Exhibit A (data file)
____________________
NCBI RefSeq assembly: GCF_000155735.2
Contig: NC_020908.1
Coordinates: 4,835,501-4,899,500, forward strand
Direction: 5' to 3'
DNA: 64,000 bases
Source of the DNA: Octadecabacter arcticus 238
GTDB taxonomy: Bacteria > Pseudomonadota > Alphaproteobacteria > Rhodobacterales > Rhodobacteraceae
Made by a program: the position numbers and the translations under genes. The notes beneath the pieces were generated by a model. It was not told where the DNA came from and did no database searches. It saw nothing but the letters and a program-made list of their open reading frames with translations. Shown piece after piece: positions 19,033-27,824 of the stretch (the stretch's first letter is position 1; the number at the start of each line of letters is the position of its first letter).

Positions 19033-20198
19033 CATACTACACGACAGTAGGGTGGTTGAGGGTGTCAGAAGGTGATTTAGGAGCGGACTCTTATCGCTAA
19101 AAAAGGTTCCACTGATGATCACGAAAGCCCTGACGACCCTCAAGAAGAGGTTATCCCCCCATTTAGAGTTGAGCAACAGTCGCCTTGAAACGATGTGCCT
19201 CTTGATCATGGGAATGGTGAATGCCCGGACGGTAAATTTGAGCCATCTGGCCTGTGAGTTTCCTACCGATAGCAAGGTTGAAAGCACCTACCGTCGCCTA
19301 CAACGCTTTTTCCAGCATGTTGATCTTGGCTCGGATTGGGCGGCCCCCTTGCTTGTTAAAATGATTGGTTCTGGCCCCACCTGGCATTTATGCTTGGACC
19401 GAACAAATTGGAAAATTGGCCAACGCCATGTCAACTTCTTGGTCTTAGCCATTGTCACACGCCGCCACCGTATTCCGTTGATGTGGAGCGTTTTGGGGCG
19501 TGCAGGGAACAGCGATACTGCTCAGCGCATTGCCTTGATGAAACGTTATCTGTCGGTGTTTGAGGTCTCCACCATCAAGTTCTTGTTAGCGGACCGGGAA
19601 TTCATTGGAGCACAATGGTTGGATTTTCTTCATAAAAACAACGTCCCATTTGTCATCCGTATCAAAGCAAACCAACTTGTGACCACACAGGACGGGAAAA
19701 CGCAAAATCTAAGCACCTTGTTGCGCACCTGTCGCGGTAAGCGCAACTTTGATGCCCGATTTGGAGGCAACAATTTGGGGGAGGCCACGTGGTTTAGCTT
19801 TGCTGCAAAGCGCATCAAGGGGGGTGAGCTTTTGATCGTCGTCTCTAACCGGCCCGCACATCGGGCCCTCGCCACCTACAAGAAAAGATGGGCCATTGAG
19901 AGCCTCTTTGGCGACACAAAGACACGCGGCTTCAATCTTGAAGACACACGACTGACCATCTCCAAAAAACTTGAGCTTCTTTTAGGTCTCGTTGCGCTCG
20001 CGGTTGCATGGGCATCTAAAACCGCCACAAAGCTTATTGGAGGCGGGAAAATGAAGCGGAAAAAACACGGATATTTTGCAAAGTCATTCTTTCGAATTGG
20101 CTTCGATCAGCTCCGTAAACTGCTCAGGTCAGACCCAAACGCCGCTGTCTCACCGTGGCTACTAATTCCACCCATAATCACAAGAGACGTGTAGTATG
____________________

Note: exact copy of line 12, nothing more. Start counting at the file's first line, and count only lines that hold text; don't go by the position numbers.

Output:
19201 CTTGATCATGGGAATGGTGAATGCCCGGACGGTAAATTTGAGCCATCTGGCCTGTGAGTTTCCTACCGATAGCAAGGTTGAAAGCACCTACCGTCGCCTA